Pan-STARRS Sky Survey
This image is a mosaic of sky photographs taken by the Pan-STARRS Observatory, a 1.8-meter telescope located at the summit of Haleakalā, on Maui. The center of the circle is the north celestial pole, and the outer edge is a sky declination of -30 degrees, which is where the Pan-STARRS survey stopped (because it reached the southern horizon as seen in Hawai'i).
The bright band extending from top to bottom is our Milky Way galaxy. The center of the galaxy is near the bottom edge of the image where the galaxy is brightest.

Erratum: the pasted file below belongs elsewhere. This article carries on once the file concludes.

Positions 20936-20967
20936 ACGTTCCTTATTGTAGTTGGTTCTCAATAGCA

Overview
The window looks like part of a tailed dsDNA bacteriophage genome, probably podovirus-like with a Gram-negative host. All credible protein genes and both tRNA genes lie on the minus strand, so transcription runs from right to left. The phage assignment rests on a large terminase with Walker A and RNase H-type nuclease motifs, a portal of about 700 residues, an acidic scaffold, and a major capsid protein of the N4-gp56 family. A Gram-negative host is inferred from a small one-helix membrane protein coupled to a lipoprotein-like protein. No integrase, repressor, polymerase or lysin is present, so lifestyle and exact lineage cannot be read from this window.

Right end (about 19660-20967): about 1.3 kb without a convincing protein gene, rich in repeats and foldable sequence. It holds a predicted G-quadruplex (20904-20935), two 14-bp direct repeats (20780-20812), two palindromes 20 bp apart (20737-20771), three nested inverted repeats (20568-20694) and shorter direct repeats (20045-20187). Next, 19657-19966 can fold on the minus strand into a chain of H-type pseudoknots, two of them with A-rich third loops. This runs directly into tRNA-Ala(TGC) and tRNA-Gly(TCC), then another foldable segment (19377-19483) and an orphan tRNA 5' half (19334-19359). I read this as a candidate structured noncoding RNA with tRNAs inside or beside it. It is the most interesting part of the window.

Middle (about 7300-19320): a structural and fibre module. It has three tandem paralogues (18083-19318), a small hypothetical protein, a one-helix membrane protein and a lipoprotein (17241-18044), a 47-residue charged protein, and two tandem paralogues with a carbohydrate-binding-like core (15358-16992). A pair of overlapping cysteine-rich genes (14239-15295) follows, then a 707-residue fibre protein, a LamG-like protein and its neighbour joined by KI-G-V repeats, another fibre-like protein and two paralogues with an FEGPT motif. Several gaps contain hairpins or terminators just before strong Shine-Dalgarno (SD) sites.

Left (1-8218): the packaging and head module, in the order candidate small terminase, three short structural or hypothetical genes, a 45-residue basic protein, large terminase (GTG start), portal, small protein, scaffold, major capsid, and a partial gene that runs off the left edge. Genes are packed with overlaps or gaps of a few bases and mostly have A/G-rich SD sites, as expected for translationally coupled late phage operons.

In total, Pan-STARRS catalogued more than 800 million objects within this image. The image includes both stars and galaxies, although most of what is visible are objects in the Milky Way.
In the plane of the Milky Way, dark filaments and clouds show cosmic dust, which absorbs blue light and makes the objects appear much redder. The Pan-STARRS data have been used to produce the best map of our galaxy's dust by analyzing the colors and brightnesses of these stars.
R. White (STScI) and the PS1 Science Consortium